A reliable and economical hybrid integral-equation method is proposed for predicting wave-induced dynamic responses of ocean platforms of complex geometry This is based on combining a direct boundary element solution of the fluid region close to the body with an eigenfunction representation of the far field behaviour To achieve accuracy and economy, the boundary surfaces are discretised into quadratic isoparametric elements The validity and accuracy of the proposed method are demonstrated through several numerical examples, including the results for the ITTC semi-submersible. It is shown that the use of quadratic isoparametric elements leads to significant improvement of accuracy and efficiency of the hybrid integral-equation method, compared with classical boundary integral approaches based on constant element idealizations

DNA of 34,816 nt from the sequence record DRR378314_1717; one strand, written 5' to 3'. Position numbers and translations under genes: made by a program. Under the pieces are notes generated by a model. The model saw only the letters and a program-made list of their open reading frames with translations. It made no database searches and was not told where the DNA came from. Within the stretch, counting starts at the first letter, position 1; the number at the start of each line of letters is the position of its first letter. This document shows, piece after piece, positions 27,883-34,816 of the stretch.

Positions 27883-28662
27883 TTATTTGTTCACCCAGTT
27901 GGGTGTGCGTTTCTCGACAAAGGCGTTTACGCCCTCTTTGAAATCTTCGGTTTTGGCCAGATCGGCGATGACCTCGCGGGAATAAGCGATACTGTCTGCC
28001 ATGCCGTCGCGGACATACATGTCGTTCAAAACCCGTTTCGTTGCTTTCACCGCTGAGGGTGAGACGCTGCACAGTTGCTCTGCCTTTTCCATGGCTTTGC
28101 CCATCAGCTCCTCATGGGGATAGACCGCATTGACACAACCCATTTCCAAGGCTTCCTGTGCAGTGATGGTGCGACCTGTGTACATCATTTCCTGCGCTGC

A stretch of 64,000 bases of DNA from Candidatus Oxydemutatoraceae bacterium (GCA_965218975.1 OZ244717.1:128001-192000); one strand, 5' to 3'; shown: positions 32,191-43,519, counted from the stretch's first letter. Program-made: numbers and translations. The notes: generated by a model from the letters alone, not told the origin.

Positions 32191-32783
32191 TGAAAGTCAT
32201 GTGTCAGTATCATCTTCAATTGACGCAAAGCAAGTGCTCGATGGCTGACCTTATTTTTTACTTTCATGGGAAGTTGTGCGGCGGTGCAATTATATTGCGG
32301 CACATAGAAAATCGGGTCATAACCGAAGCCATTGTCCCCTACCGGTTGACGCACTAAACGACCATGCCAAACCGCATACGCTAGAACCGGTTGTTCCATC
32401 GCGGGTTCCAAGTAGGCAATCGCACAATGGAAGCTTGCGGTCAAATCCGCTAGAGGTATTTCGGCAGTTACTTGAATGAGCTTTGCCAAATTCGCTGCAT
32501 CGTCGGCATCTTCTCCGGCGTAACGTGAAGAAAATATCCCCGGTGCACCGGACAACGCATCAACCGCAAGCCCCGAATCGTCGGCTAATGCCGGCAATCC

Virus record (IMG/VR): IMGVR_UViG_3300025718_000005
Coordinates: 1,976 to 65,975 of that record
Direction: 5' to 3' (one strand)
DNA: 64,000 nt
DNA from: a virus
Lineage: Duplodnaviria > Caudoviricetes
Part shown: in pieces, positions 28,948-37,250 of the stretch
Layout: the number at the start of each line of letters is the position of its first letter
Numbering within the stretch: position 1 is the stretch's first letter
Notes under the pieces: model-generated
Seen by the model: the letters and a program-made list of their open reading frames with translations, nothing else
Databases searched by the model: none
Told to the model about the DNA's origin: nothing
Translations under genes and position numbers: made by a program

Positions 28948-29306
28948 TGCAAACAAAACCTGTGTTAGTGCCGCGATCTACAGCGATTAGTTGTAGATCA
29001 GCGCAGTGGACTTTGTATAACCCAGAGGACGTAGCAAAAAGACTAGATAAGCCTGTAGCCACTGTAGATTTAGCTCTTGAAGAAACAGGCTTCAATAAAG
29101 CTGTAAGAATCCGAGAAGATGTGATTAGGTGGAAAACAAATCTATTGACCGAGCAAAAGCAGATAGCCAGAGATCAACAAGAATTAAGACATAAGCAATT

The design of huge ocean platforms depends critically upon the analysis of wave induced loads and motions. Thus, over the last fifteen years, substantial efforts have been devoted to the development of reliable and economical methods for predicting these effects, Computer programs based on three-dimensional diffraction theory are now available for evaluating the hydrodynamic coefficients, loads and motions for structures of practical form For large bodies with relatively simple geometry such as a vertical cylinder or sphere, these programs generally provide accurate predictions which compare well with analytical solutions and model test results. Recent surveys for the ITTC (Takagi et al., 1985) and the ISSC (Eatock Taylor and Jefferys, 1986), however, suggested that this was not the case for more complicated structures such as a semi-submersible and tension-leg platform (TLP) The ITTC Ocean Engineering Committee has performed a comparative study of motions of a semi-submersible, which has been published by Takagi et al (1985). The three-dimensional diffraction programs seemed to overestimate the heave added mass, leading to longer natural periods than those predicted by Monson" s formula or experiment.